The Cabinet Committee on Economic Affairs (CCEA) has given its green signal to Abu Dhabi-based Etihad Airways to buy 24 per cent stake in Jet Airways (India) Ltd through a preferential allotment worth up to Rs 2,057.66 crore.
This clears the regulatory hurdle for the deal as the Foreign Investment Promotion Board (FIPB) has already recommended the proposal. But the international carrier would now have to get the final clearance from competition watchdog to execute the transaction. However, this is not expected to be a hindrance.
In April this year, Naresh Goyal-led Jet Airways inked a deal to sell 24 per cent stake in the country’s second-largest carrier to Etihad Airways through a preferential allotment. As per the terms of the agreement, Etihad will pick up 27.2 million shares at a price of not less than Rs 754.7 a unit, translating to a deal worth Rs 2,057 crore.
Simultaneously, Etihad will also put $150 million to buy a majority stake in Jet Privilege, the frequent flier programme of the airlines. Previously, Jet Airways divested its three parking slots at London’s Heathrow Airport to Etihad Airways for $70 million, in what was seen as a first leg of the larger, impending deal.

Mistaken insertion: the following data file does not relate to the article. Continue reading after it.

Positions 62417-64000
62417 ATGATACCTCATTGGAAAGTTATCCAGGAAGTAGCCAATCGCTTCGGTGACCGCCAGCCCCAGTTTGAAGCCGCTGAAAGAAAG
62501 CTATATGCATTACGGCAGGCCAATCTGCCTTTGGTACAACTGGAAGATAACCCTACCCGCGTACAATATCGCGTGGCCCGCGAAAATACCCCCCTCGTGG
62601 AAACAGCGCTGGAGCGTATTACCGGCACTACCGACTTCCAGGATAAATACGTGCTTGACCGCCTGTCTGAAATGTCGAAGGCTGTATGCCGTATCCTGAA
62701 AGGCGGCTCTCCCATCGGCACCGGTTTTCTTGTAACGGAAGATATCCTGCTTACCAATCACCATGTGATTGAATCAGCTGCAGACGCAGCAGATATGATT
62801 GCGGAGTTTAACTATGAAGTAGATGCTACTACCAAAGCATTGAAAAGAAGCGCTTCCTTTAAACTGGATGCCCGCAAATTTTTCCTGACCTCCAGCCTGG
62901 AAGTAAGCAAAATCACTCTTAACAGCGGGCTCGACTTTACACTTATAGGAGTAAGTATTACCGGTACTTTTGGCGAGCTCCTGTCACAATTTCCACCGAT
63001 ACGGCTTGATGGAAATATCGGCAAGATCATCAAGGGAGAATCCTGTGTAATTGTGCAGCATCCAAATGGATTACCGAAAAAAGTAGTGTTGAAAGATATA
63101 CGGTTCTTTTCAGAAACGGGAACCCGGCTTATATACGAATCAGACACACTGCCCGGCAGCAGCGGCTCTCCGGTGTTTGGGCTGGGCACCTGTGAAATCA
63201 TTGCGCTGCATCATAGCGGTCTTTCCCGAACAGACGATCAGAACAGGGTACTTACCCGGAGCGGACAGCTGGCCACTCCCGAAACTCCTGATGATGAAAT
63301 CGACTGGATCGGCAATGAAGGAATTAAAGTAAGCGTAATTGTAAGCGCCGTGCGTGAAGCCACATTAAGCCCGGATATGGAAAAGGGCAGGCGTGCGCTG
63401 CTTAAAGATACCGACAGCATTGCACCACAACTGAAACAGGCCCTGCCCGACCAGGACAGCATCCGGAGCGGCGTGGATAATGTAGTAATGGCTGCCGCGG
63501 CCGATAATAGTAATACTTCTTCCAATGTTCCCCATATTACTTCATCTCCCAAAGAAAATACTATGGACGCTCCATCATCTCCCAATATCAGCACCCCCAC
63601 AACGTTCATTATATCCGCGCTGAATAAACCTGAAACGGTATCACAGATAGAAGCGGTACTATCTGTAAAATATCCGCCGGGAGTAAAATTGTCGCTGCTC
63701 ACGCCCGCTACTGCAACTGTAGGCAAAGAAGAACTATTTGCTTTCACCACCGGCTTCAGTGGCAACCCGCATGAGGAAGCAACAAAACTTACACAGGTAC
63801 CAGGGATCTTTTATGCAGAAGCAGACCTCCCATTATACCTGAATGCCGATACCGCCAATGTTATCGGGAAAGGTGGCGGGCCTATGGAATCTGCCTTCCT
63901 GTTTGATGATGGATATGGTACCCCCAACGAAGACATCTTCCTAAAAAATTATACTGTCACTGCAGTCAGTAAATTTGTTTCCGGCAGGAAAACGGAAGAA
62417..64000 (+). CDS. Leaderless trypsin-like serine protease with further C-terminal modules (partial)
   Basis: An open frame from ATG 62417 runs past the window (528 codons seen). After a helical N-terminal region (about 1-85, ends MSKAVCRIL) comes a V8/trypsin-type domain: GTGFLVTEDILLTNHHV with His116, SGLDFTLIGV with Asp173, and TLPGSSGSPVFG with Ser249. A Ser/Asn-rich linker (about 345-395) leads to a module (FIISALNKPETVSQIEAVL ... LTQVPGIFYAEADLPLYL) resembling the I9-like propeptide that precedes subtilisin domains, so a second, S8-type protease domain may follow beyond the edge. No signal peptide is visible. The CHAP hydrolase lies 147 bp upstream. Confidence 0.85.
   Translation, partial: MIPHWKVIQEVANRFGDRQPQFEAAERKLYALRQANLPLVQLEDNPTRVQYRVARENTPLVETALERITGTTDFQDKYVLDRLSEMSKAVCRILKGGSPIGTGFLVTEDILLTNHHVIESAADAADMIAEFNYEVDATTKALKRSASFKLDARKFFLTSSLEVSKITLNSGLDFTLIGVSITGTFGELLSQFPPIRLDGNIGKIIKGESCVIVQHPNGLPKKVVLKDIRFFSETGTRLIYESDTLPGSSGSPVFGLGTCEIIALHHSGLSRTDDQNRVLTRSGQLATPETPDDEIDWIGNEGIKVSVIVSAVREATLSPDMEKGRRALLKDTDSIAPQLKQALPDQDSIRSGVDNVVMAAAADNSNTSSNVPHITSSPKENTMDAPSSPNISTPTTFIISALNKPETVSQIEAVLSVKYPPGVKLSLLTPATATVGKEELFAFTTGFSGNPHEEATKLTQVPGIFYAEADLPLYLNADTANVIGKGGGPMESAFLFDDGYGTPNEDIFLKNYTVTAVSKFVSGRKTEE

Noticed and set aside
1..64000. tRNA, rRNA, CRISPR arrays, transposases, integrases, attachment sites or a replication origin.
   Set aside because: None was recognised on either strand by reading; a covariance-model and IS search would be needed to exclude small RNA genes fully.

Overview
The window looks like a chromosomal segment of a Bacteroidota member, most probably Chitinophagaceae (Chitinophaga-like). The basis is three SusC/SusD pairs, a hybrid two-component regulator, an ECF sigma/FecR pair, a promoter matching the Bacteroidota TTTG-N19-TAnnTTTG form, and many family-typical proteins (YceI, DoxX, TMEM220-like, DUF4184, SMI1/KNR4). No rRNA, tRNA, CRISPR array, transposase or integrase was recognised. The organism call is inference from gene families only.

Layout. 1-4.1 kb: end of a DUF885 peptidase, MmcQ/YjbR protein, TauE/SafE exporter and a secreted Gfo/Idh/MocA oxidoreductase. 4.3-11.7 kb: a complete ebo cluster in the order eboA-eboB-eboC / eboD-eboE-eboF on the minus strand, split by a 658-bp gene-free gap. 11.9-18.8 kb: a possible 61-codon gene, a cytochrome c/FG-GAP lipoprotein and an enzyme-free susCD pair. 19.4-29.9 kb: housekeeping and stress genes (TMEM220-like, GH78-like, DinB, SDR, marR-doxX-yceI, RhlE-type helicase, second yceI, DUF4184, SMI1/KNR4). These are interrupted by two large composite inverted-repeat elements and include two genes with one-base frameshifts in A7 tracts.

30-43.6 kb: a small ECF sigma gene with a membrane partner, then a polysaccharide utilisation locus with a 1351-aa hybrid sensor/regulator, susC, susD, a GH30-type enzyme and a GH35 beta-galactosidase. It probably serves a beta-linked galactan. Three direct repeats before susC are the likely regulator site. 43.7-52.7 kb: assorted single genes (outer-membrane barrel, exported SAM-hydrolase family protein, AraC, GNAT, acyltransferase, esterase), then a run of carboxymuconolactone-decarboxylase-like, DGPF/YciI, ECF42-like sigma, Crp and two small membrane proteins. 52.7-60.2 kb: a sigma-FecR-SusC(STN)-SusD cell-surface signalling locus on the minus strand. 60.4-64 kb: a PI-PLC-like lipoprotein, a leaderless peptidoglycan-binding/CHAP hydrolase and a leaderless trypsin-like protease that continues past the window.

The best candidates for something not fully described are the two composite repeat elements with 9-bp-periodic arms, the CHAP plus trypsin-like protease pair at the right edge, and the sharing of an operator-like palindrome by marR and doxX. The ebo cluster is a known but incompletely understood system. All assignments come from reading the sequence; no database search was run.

Jet Airways’ scrip shot up over 7 per cent in early morning trades but moderated thereafter and last traded at Rs 384.5 a share, down 0.5 per cent on BSE in a flat Mumbai market on Friday. Etihad is to pick the shares at almost 90 per cent premium to the current market price.
This will be the first such stake acquisition by a foreign airline after the Indian government opened up the aviation sector in September last year, allowing foreign carriers to pick up as much as 49 per cent stake in domestic airlines.
In a parallel development, Malaysian budget carrier AirAsia has formed a three-party joint venture, which includes the Tata Group, to enter the domestic aviation business in India. However, that’s a greenfield venture. Tata Group has also proposed to a separate greenfield JV with Singapore Airlines for a full service airlines.
(Edited by Joby Puthuparampil Johnson)
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